Accordingly, most “for-profit” organizations with captive insurance companies work diligently to structure their captive insurance arrangements to satisfy the requirements outlined above in order for the transaction to constitute “insurance” and for the captive to be an “insurance company” under the Internal Revenue Code. For some, the tax advantages of the accelerated deductibility of losses may make the difference between the captive being an economically viable model or not.
But while having a captive meet the requirements for an “insurance company” can have tax advantages (i.e., the accelerated deductibility in the form of “premium” for an ultimate loss payment), there are tax costs associated with such a structure as well. These “costs” can include state premium taxes (owed by the captive insurance company, or more likely a licensed “fronting” company utilized as part of the captive program) and/or independent procurement taxes owed by the insured on the premium paid to the captive. For example, in California an “insured” that independently procures insurance is responsible for a “Nonadmitted Insurance Tax” of 3 percent of gross premium;17 in Florida, this “independent procurement tax” is at a rate of 5.3 percent.18 In addition to the state taxes, if the captive is established “off shore” in a jurisdiction without a tax treaty with the United States, and has chosen not to make a Section 953(d) election,19 then the premium paid to the captive is also subject to a Federal Excise tax of 1 percent for reinsurance premium and 4 percent for direct insurance premium.20 Thus, if the “insured” is headquartered in California and independently procures insurance from its off shore subsidiary, the insurance premium is taxed at 7 percent, and if in Florida, 9.3 percent.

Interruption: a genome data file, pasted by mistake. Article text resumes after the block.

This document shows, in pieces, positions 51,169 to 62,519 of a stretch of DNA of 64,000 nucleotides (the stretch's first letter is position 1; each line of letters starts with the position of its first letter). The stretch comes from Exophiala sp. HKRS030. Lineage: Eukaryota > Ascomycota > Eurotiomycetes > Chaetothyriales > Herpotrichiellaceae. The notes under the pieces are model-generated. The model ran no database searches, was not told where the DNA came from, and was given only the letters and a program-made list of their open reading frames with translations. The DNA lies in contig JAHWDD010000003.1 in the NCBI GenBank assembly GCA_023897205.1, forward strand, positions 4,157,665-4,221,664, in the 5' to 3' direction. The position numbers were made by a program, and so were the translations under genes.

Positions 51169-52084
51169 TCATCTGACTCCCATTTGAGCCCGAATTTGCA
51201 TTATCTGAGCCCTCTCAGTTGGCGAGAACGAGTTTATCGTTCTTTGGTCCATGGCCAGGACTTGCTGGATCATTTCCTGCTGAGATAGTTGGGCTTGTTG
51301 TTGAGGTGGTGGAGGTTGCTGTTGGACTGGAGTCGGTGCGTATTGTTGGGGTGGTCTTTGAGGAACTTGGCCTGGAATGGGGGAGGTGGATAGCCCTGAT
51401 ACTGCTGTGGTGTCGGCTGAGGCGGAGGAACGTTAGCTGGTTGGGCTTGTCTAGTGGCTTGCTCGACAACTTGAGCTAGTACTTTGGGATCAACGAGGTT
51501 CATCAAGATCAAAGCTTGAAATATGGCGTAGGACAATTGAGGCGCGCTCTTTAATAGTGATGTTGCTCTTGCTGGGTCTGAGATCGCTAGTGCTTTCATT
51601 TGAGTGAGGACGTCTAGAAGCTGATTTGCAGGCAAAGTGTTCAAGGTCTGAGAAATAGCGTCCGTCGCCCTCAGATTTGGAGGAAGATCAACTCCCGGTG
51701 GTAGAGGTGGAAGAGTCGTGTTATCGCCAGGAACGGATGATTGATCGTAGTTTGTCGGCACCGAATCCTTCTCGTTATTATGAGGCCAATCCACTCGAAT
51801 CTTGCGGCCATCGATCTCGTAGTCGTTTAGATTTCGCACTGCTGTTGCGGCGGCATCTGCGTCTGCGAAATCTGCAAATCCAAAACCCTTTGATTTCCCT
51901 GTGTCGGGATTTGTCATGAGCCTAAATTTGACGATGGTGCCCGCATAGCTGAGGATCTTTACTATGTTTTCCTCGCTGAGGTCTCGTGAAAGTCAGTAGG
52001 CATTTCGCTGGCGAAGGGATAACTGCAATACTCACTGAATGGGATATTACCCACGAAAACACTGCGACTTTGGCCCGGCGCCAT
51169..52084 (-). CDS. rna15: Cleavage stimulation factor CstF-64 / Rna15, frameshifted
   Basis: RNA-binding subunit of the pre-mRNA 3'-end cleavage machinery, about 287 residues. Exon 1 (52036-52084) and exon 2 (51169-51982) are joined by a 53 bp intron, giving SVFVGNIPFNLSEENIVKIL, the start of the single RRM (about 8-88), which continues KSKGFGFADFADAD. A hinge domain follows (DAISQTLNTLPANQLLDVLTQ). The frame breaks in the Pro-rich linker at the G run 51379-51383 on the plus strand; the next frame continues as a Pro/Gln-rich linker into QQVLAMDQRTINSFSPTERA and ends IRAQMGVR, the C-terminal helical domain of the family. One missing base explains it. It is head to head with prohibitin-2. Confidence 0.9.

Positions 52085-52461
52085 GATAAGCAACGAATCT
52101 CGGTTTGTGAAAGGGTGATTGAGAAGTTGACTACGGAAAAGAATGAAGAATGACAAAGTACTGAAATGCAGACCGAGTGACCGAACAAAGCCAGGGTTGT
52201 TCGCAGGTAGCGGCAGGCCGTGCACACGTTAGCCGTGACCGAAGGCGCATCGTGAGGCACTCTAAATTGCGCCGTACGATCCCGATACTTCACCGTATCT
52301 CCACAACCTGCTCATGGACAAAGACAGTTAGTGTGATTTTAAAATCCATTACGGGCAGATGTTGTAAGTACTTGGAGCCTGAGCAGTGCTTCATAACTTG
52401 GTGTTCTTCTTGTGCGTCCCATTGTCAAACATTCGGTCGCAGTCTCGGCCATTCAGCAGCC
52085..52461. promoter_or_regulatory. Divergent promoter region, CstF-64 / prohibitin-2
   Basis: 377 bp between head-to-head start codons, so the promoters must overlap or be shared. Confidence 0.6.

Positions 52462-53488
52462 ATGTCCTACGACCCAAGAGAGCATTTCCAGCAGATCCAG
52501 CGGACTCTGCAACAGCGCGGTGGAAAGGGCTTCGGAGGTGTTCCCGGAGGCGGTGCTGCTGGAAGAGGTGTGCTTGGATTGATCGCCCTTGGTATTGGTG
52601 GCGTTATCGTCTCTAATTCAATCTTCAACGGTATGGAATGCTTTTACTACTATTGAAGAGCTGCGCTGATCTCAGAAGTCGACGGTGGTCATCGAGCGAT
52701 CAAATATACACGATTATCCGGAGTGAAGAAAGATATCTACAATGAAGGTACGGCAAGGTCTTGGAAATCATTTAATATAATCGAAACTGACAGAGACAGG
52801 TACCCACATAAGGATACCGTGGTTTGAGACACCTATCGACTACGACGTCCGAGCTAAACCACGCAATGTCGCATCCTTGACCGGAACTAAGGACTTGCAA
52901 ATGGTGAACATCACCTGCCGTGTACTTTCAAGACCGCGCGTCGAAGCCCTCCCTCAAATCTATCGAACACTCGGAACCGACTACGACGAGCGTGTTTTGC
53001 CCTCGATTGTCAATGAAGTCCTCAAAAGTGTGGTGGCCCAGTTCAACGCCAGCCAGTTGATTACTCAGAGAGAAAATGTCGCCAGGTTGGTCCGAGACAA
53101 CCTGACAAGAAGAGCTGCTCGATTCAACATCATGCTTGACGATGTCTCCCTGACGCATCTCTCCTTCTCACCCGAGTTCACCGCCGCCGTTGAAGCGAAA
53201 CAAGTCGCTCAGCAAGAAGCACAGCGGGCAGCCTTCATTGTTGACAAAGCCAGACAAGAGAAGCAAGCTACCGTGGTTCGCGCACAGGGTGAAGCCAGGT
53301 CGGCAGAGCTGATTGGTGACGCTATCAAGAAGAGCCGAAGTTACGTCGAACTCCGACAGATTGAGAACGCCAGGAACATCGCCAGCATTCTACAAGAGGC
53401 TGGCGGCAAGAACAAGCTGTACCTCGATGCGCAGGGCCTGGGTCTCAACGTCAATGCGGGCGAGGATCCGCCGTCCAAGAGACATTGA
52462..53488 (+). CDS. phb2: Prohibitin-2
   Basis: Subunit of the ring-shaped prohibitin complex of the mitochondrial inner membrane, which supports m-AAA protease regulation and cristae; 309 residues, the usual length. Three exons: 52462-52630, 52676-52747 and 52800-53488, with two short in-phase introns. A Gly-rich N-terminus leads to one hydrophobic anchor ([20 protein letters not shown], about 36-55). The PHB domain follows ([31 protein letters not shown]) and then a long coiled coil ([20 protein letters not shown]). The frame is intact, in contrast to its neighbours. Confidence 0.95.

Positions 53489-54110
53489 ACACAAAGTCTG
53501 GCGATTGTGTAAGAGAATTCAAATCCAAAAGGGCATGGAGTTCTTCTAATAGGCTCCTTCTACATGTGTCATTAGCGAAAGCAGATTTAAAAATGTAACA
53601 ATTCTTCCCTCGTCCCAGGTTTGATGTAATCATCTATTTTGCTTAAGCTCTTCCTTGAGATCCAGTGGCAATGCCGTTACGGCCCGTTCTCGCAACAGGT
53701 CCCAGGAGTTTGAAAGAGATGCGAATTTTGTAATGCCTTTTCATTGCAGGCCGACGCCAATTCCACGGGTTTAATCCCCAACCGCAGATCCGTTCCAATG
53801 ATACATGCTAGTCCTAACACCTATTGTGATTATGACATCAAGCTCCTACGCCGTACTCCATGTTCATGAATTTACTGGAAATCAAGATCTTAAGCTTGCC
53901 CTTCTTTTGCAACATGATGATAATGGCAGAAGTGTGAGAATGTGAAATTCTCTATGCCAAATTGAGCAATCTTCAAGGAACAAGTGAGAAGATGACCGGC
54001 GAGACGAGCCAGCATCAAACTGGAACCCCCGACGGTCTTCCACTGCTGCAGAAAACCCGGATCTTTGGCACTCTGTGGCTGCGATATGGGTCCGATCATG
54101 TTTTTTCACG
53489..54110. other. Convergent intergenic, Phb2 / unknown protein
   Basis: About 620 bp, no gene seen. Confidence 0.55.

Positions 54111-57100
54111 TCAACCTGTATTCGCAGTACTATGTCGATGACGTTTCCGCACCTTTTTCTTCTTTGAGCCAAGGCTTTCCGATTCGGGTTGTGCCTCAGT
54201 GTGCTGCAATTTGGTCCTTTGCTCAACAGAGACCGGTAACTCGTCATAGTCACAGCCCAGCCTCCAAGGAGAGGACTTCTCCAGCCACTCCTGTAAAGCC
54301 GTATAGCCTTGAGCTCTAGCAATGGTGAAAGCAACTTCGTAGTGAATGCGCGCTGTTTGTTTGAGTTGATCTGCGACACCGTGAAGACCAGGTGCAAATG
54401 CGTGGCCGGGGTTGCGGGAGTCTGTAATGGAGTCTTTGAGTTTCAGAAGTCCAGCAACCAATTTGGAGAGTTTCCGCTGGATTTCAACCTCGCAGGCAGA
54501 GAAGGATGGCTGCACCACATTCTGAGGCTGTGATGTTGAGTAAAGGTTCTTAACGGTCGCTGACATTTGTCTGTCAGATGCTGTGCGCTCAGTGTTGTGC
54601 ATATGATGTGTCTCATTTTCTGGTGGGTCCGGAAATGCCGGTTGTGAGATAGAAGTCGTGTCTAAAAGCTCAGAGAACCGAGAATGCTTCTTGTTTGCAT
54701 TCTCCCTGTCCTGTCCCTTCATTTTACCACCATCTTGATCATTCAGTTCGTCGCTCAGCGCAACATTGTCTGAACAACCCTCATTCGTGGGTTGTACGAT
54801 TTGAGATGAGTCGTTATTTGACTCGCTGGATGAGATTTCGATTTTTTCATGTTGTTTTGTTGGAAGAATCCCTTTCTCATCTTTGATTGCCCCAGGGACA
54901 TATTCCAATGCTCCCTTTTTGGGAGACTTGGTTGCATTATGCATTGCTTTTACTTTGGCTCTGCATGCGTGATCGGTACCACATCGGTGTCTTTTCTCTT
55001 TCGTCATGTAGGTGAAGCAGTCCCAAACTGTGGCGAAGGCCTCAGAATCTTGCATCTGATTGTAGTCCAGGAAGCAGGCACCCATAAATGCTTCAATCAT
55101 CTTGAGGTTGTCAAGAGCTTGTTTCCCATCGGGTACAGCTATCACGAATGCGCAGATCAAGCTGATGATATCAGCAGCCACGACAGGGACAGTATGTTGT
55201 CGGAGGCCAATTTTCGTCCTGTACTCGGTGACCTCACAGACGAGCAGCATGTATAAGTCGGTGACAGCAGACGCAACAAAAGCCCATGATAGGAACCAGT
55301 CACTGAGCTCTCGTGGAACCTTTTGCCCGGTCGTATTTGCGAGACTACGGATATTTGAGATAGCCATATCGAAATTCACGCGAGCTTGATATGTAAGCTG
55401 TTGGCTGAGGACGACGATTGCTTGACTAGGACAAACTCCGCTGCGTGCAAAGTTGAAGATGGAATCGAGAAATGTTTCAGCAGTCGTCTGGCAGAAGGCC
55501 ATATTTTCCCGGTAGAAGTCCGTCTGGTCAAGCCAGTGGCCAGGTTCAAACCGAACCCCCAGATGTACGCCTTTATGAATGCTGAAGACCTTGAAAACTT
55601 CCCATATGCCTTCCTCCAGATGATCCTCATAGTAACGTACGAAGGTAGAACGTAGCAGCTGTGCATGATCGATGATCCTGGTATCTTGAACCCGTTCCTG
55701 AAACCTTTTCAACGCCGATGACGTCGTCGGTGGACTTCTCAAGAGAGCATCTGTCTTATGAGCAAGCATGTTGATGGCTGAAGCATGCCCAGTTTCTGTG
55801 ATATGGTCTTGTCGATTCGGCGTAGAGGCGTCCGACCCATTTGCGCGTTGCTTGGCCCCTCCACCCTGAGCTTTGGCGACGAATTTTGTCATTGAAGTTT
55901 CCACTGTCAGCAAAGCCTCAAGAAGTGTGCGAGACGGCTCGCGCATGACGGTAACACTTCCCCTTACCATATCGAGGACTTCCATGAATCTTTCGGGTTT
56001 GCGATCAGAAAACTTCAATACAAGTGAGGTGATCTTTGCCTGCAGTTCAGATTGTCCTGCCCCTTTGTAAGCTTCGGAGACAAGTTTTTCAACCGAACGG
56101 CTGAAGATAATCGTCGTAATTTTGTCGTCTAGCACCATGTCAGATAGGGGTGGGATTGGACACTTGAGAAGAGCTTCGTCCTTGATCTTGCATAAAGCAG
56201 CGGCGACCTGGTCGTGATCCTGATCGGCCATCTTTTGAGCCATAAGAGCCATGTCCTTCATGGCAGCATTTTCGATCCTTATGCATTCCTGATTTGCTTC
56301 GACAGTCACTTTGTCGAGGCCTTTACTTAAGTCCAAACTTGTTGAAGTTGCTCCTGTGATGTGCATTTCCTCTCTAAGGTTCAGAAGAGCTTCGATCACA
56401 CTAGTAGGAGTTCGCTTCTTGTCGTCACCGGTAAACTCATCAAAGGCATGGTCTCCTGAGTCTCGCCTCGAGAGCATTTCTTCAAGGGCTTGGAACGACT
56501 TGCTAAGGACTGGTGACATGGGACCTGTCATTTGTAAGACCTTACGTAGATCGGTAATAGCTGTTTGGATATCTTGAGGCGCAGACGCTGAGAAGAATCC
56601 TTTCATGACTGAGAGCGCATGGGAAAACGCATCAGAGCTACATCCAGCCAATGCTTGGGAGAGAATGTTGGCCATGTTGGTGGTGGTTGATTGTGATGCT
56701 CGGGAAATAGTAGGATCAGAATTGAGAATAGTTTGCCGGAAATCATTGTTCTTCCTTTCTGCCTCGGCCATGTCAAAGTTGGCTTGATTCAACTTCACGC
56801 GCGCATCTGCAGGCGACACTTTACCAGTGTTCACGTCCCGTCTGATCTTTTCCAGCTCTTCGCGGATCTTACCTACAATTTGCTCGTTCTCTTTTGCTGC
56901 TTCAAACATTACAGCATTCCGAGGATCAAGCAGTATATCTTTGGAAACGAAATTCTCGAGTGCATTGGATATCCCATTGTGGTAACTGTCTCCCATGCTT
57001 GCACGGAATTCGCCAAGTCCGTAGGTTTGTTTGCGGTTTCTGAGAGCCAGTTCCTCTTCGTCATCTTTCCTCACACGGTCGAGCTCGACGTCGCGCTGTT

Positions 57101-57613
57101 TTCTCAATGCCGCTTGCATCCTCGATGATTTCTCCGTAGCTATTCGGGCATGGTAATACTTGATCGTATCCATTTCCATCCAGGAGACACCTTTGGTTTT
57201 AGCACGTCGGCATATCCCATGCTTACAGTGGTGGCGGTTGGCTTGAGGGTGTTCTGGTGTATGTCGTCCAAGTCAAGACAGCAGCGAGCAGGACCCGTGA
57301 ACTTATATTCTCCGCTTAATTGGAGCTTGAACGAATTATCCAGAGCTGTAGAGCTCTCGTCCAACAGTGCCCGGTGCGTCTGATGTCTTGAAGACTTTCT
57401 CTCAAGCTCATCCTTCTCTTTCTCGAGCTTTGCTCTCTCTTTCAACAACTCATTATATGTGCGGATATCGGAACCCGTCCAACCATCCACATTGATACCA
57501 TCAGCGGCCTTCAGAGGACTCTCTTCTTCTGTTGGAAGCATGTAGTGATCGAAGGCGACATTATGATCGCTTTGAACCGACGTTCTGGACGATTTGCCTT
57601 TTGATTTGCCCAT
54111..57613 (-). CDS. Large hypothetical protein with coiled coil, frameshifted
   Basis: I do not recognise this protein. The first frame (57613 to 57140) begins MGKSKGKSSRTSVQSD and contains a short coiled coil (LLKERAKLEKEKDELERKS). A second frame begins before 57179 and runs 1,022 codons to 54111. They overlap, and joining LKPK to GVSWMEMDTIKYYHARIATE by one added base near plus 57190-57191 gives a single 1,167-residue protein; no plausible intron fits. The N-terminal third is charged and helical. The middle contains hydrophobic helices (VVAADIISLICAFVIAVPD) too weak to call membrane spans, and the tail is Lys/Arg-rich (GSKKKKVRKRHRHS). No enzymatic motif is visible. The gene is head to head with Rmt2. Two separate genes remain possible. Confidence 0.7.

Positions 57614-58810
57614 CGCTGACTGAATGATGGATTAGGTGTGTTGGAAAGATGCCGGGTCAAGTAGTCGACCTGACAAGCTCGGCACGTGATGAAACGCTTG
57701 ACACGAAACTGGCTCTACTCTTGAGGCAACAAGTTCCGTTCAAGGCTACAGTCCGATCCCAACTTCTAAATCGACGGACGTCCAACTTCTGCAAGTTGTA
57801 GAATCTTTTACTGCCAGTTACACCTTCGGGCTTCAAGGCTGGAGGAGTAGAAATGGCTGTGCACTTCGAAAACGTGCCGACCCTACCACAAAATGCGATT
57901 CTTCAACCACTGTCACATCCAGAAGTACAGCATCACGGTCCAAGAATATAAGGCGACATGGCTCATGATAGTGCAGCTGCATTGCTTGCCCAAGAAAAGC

If the captive is part of an organization that is not-for-profit, the tax costs associated with the captive being an insurance company (i.e., the 7 percent to 9 percent “sales tax”) can greatly exceed any tax benefit (since there may very well be no tax benefit for a non-profit). In such a situation, it may be advantageous to establish the captive insurance program in such a way that it fails to meet the definitions for insurance under the Internal Revenue Code so that the captive is not an insurance company. Since the IRS no longer follows the economic family theory, the analysis of whether the captive insurance program satisfies the requirements of insurance must be based on the more recent revenue rulings and case law. Factors that can be utilized to take the captive program out of the insurance realm for tax purposes include: (1) using a thinly capitalized captive, (2) putting in place a parental guarantee behind the captive, (3) including no unaffiliated risk in the program,21 and (4) using an insurance policy form that is 100-percent assessable (meaning there is no risk transfer).
One such non-profit health care system took this approach and others, following this lead, are restructuring their captive insurance arrangements in a manner to minimize the tax costs.22 So back to the title, is your captive an insurance company, and do you want it to be?
2 Other alternative risk transfer options include self–insurance, high deductible programs, retrospectively rated programs, along with a variety of “captive” programs, such as group captives, rent-a-captives (including segregated portfolio companies), and risk retention groups. The discussion in this article will focus on single parent captives, the most common type of captive insurance company.
This article is a part of the FOCUS on the Insurance Industry Spring 2007 Newsletter.